Governor Schwarzenegger addressed the legislature Tuesday on the state's remaining $24 billion deficit. They are faced with the gap because the budget lawmakers approved three months ago did not sufficiently tackle the state's $52 billion total debt.
The governor spoke mostly about cuts to education, health care and prisons. He also briefly addressed the need to stretch taxpayer dollars and increase the state's revenue, which has dropped by 27 percent in the last year.
While our local governments are looking at ways to balance their own budgets, the governor's proposal threatens to throw an unwelcome challenge at local leaders who may soon be asked to reach into their general funds to help the state get out of debt.
Paying off California's debt also may mean selling off state properties, including the Del Mar Fairgrounds, since the governor feels that the state "should not be in the real estate business."
It could also mean closing some state parks, including Torrey Pines Beach and Natural Reserve.
Schwarzenegger said, " … we cannot make this budget just about cuts. There are also some great opportunities for structural reform." He specifically noted the relationship between the state and local governments.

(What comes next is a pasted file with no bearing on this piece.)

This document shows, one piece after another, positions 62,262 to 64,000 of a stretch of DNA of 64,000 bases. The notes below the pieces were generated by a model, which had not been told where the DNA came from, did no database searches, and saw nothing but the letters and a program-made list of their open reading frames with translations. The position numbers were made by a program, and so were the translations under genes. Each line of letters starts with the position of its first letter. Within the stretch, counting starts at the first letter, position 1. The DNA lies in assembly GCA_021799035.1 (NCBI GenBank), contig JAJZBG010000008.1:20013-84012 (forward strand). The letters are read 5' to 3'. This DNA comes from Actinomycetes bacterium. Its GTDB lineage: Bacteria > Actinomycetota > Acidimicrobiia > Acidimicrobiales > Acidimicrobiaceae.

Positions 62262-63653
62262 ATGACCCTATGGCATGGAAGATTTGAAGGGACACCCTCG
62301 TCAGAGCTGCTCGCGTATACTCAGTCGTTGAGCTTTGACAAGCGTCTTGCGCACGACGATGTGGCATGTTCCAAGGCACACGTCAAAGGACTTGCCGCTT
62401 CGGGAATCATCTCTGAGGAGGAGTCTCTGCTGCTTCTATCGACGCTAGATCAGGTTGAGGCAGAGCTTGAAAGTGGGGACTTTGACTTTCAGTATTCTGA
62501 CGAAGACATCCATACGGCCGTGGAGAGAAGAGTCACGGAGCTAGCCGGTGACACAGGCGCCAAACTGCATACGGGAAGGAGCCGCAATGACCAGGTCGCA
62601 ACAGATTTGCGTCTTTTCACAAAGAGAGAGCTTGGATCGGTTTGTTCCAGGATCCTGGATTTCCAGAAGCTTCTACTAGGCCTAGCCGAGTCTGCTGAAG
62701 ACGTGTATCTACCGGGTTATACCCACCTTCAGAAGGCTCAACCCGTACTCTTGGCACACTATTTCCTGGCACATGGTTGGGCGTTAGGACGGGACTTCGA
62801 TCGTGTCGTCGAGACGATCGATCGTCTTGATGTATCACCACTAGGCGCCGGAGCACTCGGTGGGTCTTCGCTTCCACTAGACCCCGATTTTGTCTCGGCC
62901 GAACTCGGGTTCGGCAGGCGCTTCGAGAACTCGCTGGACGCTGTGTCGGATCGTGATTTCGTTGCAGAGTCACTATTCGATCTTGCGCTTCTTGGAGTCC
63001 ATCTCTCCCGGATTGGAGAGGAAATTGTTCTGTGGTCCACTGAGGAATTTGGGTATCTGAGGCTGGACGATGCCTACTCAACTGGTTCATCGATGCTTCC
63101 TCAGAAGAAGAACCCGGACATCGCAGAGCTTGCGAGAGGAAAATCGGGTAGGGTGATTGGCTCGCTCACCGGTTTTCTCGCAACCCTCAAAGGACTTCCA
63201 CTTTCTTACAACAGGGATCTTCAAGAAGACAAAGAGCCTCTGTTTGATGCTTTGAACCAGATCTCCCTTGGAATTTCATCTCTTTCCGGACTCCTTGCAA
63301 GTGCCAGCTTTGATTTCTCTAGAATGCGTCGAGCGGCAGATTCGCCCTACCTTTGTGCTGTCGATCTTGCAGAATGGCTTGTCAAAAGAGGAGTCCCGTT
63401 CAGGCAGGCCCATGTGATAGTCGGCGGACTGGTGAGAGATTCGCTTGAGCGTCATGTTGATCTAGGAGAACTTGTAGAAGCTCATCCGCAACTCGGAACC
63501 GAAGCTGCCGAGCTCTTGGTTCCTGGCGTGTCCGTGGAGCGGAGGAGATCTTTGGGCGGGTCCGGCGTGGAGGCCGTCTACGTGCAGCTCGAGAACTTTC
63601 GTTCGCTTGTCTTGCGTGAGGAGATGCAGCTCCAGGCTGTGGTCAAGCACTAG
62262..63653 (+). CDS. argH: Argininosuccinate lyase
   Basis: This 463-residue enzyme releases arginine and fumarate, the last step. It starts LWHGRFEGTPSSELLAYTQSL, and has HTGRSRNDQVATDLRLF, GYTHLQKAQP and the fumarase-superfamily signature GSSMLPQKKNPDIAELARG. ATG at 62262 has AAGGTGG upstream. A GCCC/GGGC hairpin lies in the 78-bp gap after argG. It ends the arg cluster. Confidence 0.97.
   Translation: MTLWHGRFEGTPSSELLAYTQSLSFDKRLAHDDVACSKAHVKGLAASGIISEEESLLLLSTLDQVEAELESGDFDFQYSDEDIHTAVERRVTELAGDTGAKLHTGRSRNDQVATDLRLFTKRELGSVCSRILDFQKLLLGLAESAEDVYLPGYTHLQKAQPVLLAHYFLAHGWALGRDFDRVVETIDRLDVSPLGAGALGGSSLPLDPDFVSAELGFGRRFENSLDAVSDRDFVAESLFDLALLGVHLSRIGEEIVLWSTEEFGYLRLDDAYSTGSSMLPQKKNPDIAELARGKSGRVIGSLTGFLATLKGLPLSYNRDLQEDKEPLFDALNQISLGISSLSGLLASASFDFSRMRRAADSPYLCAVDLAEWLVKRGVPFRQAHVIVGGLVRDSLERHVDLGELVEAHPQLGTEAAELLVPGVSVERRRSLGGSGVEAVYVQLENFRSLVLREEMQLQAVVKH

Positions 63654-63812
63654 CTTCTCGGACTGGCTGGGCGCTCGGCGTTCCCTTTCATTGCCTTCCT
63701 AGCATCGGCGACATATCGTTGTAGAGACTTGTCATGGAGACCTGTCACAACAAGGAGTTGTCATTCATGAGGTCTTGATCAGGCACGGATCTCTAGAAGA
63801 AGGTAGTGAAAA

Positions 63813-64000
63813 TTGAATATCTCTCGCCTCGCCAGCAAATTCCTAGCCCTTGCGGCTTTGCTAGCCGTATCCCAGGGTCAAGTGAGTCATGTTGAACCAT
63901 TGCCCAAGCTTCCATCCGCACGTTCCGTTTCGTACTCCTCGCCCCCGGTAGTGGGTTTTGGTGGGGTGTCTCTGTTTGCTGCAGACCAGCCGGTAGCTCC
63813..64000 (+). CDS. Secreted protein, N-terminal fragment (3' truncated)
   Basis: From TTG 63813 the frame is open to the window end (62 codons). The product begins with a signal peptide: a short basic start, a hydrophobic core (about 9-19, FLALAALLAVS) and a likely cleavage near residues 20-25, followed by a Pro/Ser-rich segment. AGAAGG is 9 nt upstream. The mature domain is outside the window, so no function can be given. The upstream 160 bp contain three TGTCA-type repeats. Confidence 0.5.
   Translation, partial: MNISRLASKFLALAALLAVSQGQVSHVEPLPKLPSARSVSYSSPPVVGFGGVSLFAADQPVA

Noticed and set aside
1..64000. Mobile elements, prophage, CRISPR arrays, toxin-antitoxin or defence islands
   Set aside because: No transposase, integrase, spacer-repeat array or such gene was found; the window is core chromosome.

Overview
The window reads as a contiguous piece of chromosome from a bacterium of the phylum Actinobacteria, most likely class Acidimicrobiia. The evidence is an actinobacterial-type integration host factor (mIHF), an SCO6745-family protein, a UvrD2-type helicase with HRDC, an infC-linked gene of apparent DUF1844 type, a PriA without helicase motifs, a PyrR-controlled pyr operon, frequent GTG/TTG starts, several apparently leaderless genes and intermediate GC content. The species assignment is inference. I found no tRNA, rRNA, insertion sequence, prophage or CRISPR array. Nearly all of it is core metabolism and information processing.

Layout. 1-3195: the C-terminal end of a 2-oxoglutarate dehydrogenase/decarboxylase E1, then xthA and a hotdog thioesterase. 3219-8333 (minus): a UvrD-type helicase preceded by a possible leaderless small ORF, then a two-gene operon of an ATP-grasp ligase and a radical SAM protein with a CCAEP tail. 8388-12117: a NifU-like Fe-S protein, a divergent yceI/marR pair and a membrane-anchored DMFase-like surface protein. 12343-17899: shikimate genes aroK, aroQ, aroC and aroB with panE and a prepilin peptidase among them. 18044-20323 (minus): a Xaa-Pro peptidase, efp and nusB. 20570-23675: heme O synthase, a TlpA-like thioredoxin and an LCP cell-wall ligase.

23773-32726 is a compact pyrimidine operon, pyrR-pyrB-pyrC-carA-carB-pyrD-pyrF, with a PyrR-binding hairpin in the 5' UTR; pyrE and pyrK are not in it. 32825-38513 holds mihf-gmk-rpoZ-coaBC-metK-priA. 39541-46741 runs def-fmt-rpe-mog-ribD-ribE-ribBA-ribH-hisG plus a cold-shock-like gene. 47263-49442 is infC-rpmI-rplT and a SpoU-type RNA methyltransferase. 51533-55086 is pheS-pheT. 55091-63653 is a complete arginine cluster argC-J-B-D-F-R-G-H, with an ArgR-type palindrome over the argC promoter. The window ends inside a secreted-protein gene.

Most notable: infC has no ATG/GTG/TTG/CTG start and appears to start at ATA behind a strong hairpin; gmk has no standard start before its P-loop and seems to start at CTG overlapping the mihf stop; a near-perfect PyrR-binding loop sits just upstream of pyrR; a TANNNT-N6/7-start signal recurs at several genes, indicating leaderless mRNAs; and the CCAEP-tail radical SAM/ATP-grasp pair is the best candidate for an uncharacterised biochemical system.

We all value the need for well-funded schools, a thriving health care system and a strong, reliable public safety system, and love having access to natural wonders. But when it comes to restructuring in terms of taxes and revenue sources, we had our say when we voted against the ideas on the May ballot.
Eventually something has to give.
The transformation of the state's government brought on by this budget crisis is going to negatively impact everyone in some way. But it also presents an opportunity for the state's citizens to take part in remodeling California.
We should let the mistakes made in Sacramento be a lesson to our local governments. Now is an excellent time to express your desires about how they "should" or "shouldn't" be doing things in Sacramento.
Should the state sell its real estate? Should the Del Mar Unions School District close a campus or cut its extended studies programs? Should local governments become more instrumental in providing services to their residents? If so, how should those services be delivered?
While the budget crisis strips us of the resources we've come to expect, it may be the right time for a transformation toward self-governance. While you're voice may seem lost in a sea at the state level, many local residents deeply appreciate the impact they can have locally.
One place to start is at the 22nd District Agricultural Association's Board of Directors meeting on Tuesday at 1:30 p.m. in the Surfside Race Place building at the Fairgrounds.
Anyone with an opinion about the governor's proposal to sell the Del Mar Fairgrounds is encouraged to attend and asked to arrive between 12:30 and 1:15 p.m. to register to speak.